What's the difference between all these skin conditions I've read about?

Most of my doctors referred to my skin issue as "dermatitis" and then as more time passed, they realized it was "allergic contact dermatitis" which is also the same thing as "eczema". Confused yet?

There are a lot of different skin conditions where itchy, dry, bumpy skin are the symptoms. It can get confusing  So, what are their actual definitions?

I searched for an online medical encyclopedia and found Medline Plus which is a service of the U.S. National Library of Medicine.

medline_plus

The following are skin conditions I've been wondering about:

Eczema

... is a term for several different types of skin swelling. Eczema is also called dermatitis. It is not dangerous, but most types cause red, swollen and itchy skin. Factors that can cause eczema include other diseases, irritating substances, allergies and your genetic makeup. Eczema is not contagious.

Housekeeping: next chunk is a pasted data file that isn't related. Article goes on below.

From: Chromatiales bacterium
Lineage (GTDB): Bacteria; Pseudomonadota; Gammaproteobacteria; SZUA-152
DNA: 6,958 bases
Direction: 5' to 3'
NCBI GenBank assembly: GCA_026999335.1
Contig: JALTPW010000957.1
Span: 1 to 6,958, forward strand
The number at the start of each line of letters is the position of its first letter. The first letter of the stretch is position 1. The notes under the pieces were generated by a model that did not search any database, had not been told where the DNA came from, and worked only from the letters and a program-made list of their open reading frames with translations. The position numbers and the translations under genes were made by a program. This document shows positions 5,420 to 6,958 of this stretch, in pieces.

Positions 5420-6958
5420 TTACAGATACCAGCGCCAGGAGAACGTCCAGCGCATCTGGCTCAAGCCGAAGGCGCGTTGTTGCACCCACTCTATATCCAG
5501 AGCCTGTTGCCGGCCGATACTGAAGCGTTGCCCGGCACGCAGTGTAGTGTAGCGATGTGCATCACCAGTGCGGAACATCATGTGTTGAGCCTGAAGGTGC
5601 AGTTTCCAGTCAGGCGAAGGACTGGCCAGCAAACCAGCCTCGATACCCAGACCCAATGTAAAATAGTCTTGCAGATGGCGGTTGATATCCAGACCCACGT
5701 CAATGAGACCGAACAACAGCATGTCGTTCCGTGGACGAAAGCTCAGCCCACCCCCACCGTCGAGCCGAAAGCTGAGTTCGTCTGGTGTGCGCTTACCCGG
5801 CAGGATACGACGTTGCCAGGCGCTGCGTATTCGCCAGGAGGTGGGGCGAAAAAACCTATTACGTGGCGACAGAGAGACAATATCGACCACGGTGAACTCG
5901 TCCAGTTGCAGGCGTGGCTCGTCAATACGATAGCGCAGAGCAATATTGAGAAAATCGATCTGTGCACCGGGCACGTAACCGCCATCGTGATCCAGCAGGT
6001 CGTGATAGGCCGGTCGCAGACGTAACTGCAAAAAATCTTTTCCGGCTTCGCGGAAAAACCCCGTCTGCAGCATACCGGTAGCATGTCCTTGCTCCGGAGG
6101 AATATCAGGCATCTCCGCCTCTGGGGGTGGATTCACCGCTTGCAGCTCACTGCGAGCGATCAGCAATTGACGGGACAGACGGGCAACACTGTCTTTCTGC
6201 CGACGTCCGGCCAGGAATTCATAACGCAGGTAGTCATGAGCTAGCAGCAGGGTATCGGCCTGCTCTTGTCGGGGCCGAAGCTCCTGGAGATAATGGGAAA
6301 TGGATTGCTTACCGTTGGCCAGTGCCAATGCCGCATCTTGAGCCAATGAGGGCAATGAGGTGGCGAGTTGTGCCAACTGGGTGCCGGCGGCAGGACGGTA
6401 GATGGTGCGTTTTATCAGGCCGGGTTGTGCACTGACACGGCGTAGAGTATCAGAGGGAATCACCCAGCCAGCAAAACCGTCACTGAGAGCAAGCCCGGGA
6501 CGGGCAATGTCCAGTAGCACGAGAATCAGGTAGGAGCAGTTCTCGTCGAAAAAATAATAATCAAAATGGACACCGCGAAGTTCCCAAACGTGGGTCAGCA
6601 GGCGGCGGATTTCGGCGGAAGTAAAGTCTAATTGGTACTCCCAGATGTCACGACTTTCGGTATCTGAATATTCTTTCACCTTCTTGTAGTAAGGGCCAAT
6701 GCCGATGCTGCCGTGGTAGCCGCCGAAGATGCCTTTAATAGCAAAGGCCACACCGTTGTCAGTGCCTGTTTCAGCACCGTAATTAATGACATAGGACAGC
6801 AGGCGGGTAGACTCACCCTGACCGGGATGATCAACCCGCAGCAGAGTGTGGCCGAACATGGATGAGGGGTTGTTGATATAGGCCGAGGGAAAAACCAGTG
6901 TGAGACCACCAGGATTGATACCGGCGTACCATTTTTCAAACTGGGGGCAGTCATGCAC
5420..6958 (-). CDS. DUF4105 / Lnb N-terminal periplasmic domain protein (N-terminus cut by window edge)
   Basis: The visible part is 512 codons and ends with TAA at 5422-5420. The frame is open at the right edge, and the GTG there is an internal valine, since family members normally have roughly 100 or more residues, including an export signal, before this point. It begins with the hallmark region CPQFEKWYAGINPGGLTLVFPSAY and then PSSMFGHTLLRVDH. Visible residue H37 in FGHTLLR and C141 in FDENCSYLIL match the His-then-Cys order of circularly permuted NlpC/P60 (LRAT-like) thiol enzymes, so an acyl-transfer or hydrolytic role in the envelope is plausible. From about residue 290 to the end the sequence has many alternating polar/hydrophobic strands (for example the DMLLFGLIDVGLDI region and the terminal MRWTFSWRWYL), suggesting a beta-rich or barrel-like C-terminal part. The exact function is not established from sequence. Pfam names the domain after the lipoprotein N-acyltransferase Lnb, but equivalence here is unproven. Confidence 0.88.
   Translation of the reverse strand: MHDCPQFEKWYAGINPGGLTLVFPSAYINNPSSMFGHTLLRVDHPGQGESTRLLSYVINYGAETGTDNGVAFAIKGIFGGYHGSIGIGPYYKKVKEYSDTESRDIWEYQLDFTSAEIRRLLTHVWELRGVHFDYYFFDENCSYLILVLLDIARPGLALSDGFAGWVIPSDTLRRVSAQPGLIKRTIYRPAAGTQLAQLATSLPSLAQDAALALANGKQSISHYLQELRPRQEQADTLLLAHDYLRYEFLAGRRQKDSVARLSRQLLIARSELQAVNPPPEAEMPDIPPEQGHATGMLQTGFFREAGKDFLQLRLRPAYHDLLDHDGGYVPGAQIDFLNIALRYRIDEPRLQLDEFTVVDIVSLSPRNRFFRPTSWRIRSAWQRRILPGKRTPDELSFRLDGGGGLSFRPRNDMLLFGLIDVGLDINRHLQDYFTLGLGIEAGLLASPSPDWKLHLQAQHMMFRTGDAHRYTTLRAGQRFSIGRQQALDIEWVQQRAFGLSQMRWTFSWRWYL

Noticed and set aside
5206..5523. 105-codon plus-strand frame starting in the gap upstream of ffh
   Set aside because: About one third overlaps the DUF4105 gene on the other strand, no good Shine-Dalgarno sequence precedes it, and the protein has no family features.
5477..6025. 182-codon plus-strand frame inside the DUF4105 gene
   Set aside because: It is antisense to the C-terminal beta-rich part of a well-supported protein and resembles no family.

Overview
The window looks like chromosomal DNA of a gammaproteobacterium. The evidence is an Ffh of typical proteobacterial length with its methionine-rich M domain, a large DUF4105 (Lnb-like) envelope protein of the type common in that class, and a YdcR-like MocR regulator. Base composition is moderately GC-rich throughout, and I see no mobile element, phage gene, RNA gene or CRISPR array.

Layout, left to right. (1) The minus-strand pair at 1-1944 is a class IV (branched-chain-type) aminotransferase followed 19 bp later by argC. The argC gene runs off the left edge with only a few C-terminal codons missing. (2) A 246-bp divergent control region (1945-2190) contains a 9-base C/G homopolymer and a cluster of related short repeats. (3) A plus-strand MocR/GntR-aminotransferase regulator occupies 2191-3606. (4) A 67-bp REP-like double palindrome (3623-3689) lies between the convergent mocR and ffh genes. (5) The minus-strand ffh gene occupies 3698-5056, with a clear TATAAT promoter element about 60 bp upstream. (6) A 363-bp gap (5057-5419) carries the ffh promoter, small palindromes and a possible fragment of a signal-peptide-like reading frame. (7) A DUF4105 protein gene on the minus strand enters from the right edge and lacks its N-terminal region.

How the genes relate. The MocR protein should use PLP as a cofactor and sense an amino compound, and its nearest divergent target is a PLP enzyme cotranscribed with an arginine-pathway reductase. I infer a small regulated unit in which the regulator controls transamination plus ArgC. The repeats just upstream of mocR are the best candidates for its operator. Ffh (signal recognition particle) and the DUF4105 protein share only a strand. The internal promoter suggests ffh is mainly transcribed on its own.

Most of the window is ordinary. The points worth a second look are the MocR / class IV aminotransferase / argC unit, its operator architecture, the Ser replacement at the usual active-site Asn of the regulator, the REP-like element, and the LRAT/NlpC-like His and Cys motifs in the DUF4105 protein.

The most common type of eczema is atopic dermatitis. It is an allergic condition that makes your skin dry and itchy. It is most common in babies and children.

Eczema is a chronic disease. You can prevent some types of eczema by avoiding irritants, stress, and the things you are allergic to.

Atopic dermatitis

... is a chronic (long-lasting) disease that affects the skin. It is not contagious; it cannot be passed from one person to another. The word “dermatitis” means inflammation of the skin. “Atopic” refers to a group of diseases in which there is often an inherited tendency to develop other allergic conditions, such as asthma and hay fever. In atopic dermatitis, the skin becomes extremely itchy. Scratching leads to redness, swelling, cracking, “weeping” clear fluid, and finally, crusting and scaling. In most cases, there are periods of time when the disease is worse (called exacerbations or flares) followed by periods when the skin improves or clears up entirely (called remissions). As some children with atopic dermatitis grow older, their skin disease improves or disappears altogether, although their skin often remains dry and easily irritated. In others, atopic dermatitis continues to be a significant problem in adulthood.